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Sally Mann

Photography 11 Presentation
by

Darren Kim

on 3 February 2013

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Transcript of Sally Mann

Sally Mann What makes
her significant? Her photos? Who is She? Sally Mann is well known for her unique style and technique of her photos. What techniques does Sally Mann use? Sally Mann is famous for her black and white photographs

She takes pictures with a damaged lens, a camera that requires her hand as a shutter.

She effectively use imperfections in her photos, such as scratches and nicks that show her style.

She also doesn't "correct" the images in the darkroom, simply printing whatever she is given.

It is the combination of factors that make the work so powerful.
They have an archaic feel, while retaining critical elements of modernism. Sally Mann and her camera Sally Mann was born on May 1, 1951 in Lexington, Virginia.
She was the youngest of three children.

Her father, a doctor, inspired Mann to take up photography;
his old 5 by 7 camera led her to using mainly large format cameras in her work. Sally Mann Sally Mann took her first photography class at The Putney School. After graduating from The Putney School in 1969,
Mann attended both Bennington College and Friends World College.
In 1974 and 1975 she earned her B.A. and an M.F.A. in creative writing. She has received numerous awards, including NEA, NEH, and Guggenheim Foundation grants, and her work is held by major institutions internationally.

Her many books include Second Sight (1983), At Twelve (1988), Immediate Family (1992), Still Time (1994), What Remains (2003), Deep South (2005), Proud Flesh (2009), and The Flesh and the Spirit (2010).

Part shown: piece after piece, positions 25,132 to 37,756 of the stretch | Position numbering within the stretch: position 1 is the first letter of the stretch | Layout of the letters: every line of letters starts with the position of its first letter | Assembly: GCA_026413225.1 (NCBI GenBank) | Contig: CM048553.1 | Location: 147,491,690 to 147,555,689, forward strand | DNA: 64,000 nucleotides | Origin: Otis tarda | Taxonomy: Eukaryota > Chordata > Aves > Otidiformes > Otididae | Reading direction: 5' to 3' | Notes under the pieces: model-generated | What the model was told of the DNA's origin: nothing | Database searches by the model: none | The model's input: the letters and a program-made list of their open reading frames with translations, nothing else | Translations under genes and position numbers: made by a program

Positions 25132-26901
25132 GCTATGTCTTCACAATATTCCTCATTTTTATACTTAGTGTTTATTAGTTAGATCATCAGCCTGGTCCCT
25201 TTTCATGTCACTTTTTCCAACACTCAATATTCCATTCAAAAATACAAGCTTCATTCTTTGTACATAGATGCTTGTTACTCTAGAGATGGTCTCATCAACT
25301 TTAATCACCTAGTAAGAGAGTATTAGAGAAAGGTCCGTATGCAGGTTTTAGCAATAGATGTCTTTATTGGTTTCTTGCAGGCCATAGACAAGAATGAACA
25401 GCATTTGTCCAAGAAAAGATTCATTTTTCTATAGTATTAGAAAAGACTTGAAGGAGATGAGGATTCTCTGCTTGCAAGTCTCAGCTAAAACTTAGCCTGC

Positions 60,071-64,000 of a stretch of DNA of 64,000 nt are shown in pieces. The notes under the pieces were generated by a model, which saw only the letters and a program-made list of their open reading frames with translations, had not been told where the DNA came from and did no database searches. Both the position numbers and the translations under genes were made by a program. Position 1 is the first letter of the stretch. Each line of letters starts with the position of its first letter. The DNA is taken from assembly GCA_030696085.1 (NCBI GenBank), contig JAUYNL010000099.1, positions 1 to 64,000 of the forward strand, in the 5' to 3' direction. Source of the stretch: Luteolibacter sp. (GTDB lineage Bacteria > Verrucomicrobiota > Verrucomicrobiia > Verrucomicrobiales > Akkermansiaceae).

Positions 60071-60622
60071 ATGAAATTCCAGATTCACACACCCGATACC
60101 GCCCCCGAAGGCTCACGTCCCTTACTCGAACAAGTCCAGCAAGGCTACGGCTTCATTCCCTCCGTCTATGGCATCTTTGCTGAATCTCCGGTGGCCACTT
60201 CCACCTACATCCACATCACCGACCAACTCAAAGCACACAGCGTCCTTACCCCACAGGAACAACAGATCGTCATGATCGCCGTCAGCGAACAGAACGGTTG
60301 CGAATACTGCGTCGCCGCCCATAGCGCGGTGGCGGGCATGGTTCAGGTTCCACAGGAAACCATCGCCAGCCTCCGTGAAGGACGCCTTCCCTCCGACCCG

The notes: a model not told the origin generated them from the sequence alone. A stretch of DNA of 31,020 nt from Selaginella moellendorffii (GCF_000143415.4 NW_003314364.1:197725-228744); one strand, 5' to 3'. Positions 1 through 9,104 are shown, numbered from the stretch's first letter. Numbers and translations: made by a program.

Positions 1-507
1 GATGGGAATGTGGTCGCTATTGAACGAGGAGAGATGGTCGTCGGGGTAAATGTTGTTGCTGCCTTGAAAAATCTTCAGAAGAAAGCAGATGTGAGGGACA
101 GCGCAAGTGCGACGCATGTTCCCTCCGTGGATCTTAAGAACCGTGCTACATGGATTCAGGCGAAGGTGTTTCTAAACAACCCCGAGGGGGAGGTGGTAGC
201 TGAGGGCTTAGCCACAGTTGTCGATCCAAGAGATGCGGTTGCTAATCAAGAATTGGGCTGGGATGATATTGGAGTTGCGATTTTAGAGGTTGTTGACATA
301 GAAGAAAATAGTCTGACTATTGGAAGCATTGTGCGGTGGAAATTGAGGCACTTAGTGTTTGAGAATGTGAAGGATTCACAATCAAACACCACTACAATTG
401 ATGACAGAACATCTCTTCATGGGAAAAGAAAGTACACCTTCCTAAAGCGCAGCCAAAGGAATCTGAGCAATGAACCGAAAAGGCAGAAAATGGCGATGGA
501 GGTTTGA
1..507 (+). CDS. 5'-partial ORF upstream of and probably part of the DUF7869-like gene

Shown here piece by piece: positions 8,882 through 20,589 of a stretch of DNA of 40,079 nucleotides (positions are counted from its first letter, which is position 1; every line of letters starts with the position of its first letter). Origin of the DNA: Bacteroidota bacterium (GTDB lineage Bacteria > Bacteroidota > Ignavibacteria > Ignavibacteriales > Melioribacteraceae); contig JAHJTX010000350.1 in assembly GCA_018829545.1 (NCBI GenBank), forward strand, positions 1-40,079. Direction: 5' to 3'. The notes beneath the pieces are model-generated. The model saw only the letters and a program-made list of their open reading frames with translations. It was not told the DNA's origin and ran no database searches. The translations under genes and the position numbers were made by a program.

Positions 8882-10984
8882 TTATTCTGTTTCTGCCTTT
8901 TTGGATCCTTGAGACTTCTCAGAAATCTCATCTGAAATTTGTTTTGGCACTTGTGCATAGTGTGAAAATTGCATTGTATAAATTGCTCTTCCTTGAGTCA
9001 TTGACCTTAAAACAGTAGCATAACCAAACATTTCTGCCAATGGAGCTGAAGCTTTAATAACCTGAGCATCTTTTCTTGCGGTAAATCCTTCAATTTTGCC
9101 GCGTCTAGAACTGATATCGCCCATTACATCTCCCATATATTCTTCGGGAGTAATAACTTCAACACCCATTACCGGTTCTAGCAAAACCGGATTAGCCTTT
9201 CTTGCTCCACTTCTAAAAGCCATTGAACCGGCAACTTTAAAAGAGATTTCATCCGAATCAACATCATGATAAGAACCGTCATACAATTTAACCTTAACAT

A feature film about her work, What Remains, debuted to critical acclaim in 2006. Mann is represented by Gagosian Gallery, New York and Edwynn Houk Gallery, New York. What genre does her photos belong to? Sally Mann's style is very abstract and surrealistic;
she throws away a lot of "rules" about focus, composition, and etc. Some photos can be a bit disturbing as it is not just "beautiful", they are thought provoking She also chose many different subjects.

Young girls (At Twelve)
Her three children (Immediate Family)
The South and Civil War Battlefields (Deep South and Last Measure)
Decaying human bodies (What Remains)
Her Husband (Proud Flesh)
Herself (Upon Reflection) What were the artist's intentions or influences?

Were they part of a trend or movement? Mann has become a familiar name to anyone who follows contemporary photography. Her most familiar, and controversial, imagery focused on the lives of her three children. These were tales of innocence about to be shattered by the intrusion of the adult world with its lies, violence, and other sins. They are powerful works evocative of age,
so pure and because of their purity, so vulnerable. It's the tragedy of growing up. Her unique style and techniques Her black and white photographs Surrealistic Abstract Antique lenses Broken Camera Damaged lenses Her ideas Message in her photos Thought-Provoking Sally Mann has attempted to capture the spirit of Pictorialism, an international and aesthetic movement which dominated photography from the 1980's to the end of the 1930's. Trend or movement? Pictorialism refers to a style in which the photographer has somehow manipulated what would otherwise be a straightforward photograph as a means of "creating" an image rather than simply recording it. This style, which attempted to imitate painting, is known for its dramatic effects achieved through the use of special lenses and bold manipulation in the darkroom. The images are dominated by a fuzzy, dark, moody, and atmospheric quality; a pictorial photograph appears to lack a sharp focus and is printed in one or more colors other than black-and-white, ranging from warm brown to deep blue. It also may have visible brush strokes or other manipulation of the surface. Now, let's see more of Sally Mann's photos T A H N K Y U O !
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